Summaries for Patients |

Prevention of Depression in Patients Treated for Chronic Hepatitis C Virus Infection With Interferon-alpha FREE

[+] Article, Author, and Disclosure Information

The full report is titled “Escitalopram for the Prevention of Peginterferon-α2a–Associated Depression in Hepatitis C Virus–Infected Patients Without Previous Psychiatric Disease. A Randomized Trial.” It is in the 17 July 2012 issue of Annals of Internal Medicine (volume 157, pages 94-103). The authors are M. Schaefer, R. Sarkar, V. Knop, S. Effenberger, A. Friebe, L. Heinze, U. Spengler, T. Schlaepfer, J. Reimer, P. Buggisch, J. Ockenga, R. Link, M. Rentrop, H. Weidenbach, G. Fromm, K. Lieb, T.F. Baumert, A. Heinz, T. Discher, K. Neumann, S. Zeuzem, and T. Berg.

Summaries for Patients are a service provided by Annals to help patients better understand the complicated and often mystifying language of modern medicine.

Summaries for Patients are presented for informational purposes only. These summaries are not a substitute for advice from your own medical provider. If you have questions about this material, or need medical advice about your own health or situation, please contact your physician. The summaries may be reproduced for not-for-profit educational purposes only. Any other uses must be approved by the American College of Physicians.

Ann Intern Med. 2012;157(2):I-40. doi:10.7326/0003-4819-157-2-201207170-00002
Text Size: A A A

What is the problem and what is known about it so far?

Chronic hepatitis C is a viral infection that may lead to permanent and life-threatening liver damage. It may be effectively treated in many patients with interferon-alpha (IFN-alpha); however, this therapy often causes depression.

Why did the researchers do this particular study?

To see whether using an antidepressant drug before starting IFN-alpha treatment can prevent depression.

Who was studied?

181 patients with hepatitis C virus infection who did not have a history of psychiatric disorders.

How was the study done?

Patients were randomly assigned to receive either the antidepressant drug escitalopram or a placebo pill for 2 weeks before starting IFN-alpha therapy. In addition, the escitalopram or placebo pills were continued throughout the IFN-alpha treatment period, which lasted either 24 or 48 weeks, depending on the type of hepatitis virus that the patients had. A psychiatrist evaluated the patients before, during, and at the end of the study to see whether depression had developed.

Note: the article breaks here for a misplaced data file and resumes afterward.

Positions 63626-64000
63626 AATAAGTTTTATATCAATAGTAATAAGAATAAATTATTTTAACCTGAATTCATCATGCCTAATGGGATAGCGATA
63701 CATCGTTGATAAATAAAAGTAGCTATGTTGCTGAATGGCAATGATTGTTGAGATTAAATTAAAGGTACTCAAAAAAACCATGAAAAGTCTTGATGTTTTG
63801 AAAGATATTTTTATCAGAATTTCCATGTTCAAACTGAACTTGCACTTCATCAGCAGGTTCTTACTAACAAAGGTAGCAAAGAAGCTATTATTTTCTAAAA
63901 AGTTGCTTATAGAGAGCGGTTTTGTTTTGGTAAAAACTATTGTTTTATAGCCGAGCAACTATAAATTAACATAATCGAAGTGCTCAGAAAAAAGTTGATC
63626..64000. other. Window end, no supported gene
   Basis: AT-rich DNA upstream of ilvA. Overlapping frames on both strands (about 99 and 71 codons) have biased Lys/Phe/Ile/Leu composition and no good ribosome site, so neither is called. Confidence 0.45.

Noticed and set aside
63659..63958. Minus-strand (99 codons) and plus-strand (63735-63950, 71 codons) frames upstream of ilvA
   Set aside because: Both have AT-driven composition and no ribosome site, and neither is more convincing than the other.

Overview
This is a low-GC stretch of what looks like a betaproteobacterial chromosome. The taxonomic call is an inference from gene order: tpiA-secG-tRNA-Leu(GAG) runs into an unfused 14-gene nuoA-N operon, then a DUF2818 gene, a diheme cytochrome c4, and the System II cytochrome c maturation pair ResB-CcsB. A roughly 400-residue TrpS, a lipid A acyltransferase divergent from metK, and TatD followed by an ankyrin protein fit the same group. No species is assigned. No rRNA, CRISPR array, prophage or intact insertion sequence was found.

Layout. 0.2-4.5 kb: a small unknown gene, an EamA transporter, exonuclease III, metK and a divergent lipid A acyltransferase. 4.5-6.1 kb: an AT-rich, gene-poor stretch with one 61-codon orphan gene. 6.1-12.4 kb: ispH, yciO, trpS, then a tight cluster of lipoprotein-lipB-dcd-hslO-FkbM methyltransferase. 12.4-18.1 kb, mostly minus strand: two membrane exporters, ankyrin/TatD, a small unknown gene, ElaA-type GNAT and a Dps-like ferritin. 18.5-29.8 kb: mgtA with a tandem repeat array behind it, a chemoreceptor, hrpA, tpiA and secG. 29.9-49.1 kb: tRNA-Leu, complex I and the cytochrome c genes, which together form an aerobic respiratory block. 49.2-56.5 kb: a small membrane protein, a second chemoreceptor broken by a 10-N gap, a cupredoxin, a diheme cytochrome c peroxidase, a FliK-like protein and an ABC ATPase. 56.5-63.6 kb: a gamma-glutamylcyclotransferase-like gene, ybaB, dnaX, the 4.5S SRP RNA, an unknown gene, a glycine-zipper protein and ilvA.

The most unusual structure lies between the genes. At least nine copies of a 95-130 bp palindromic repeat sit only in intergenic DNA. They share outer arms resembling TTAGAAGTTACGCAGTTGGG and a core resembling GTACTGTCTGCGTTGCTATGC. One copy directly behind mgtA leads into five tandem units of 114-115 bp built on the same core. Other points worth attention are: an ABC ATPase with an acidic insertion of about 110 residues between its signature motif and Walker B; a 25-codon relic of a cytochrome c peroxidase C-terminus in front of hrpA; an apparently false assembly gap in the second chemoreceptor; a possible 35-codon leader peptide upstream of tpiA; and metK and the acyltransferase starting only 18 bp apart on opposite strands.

What did the researchers find?

Fewer patients who took escitalopram pills before and during IFN-alpha treatment developed clinically relevant depression than those who took placebo pills. In addition, major or severe depression occurred less frequently in the group that received citalopram. There did not seem to be a difference between the escitalopram or placebo groups in how well the antiviral treatment with IFN-alpha worked.

What were the limitations of the study?

Patients with a history of psychiatric disorders (including, for example, previous episodes of depression) were not included, so this study cannot tell us whether escitalopram would prevent depression in these patients. In addition, the study was not large enough to determine what effects, if any, escitalopram had on the IFN-alpha therapy.

What are the implications of the study?

Physicians and patients should discuss whether depression is a concern with IFN-alpha treatment for chronic hepatitis C virus infection and whether it might be prevented.





Citing articles are presented as examples only. In non-demo SCM6 implementation, integration with CrossRef’s "Cited By" API will populate this tab (http://www.crossref.org/citedby.html).


Submit a Comment/Letter
Submit a Comment/Letter

Summary for Patients

Clinical Slide Sets

Terms of Use

The In the Clinic® slide sets are owned and copyrighted by the American College of Physicians (ACP). All text, graphics, trademarks, and other intellectual property incorporated into the slide sets remain the sole and exclusive property of the ACP. The slide sets may be used only by the person who downloads or purchases them and only for the purpose of presenting them during not-for-profit educational activities. Users may incorporate the entire slide set or selected individual slides into their own teaching presentations but may not alter the content of the slides in any way or remove the ACP copyright notice. Users may make print copies for use as hand-outs for the audience the user is personally addressing but may not otherwise reproduce or distribute the slides by any means or media, including but not limited to sending them as e-mail attachments, posting them on Internet or Intranet sites, publishing them in meeting proceedings, or making them available for sale or distribution in any unauthorized form, without the express written permission of the ACP. Unauthorized use of the In the Clinic slide sets will constitute copyright infringement.


Want to Subscribe?

Learn more about subscription options

Related Articles
Related Point of Care
Topic Collections
PubMed Articles
Forgot your password?
Enter your username and email address. We'll send you a reminder to the email address on record.